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Our Lectionary

The more I have read the Bible and studied the life of Jesus, the more I have become convinced that Christianity spreads best not through force but through fascination.

- Shane Claiborne

Reading scripture is central to faith communities. The Episcopal Church, like many others, generally includes four readings during a Sunday service. Usually we begin with one from the Hebrew Scriptures (Old Testament), and we read a Psalm together. Then we read from the Epistles, or non-Gospel New Testament, and finally, we have a Gospel reading.  

It is telling that we read from both Psalms and the Gospels each week, for it accentuates the significance of these parts of our Bible. The Psalms are ancient prayers, many written as songs, that help convey the variety of emotions humans experience as we seek to relate to God. There are Psalms for everything from pain and anguish to overwhelming joy. The Gospels each capture the life and ministry of Jesus, who we seek to follow as the way, the truth, and the life.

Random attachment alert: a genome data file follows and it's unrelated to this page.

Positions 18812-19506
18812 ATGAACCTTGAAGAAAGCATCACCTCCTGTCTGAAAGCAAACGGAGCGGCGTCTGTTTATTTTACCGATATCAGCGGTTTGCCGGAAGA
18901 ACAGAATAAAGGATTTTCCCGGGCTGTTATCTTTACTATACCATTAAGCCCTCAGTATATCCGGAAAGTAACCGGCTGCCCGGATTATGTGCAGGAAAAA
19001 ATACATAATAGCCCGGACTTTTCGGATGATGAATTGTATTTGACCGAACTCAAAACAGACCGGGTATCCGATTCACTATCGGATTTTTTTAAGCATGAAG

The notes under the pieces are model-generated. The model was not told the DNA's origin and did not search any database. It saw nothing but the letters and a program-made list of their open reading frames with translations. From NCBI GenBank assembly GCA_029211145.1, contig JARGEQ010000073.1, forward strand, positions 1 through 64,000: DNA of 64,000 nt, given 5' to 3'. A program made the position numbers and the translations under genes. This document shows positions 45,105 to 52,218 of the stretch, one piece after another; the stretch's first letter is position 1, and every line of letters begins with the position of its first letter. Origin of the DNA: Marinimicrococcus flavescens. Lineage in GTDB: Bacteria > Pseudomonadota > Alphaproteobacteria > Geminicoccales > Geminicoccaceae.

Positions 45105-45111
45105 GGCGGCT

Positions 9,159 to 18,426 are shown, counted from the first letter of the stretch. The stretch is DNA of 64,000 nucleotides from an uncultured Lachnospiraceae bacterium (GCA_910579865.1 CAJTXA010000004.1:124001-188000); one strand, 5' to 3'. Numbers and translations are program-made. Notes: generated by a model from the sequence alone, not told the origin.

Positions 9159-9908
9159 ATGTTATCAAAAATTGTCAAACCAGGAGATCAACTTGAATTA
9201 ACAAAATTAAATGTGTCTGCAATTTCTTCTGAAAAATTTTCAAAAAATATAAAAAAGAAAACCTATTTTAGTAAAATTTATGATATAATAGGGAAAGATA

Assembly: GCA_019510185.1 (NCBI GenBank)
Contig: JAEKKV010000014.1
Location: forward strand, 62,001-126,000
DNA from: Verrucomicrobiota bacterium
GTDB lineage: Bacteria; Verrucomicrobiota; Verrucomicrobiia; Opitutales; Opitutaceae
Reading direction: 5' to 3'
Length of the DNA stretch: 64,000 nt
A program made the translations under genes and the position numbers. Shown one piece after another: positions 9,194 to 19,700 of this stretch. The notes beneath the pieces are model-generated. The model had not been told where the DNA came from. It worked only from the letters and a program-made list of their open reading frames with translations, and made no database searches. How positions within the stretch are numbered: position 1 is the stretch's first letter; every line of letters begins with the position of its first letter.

Some churches and denominations select readings week by week. Others, including the Episcopal Church, follow a lectionary, which is a set of selected readings. I’ve been Episcopalian my entire life, so I’m most familiar with following a lectionary. I appreciate the comprehensive nature of this systematic reading that ensures we hear most of the Bible as we gather over time.  

The Book of Common Prayer contains a lectionary for both our daily prayers and our weekly gatherings. The Episcopal Church now follows ‘The Revised Common Lectionary', a slightly different lectionary that unites us with other denominations. You can view the readings for a coming Sunday and use the website to see when a particular passage will next be read.

Our weekly bible study on Wednesdays at noon follows the lectionary and is open to all. We meet in the conference room, and I facilitate the study with a faithful group of members. Let me know if you’re interested in joining us; we’d love to have you!


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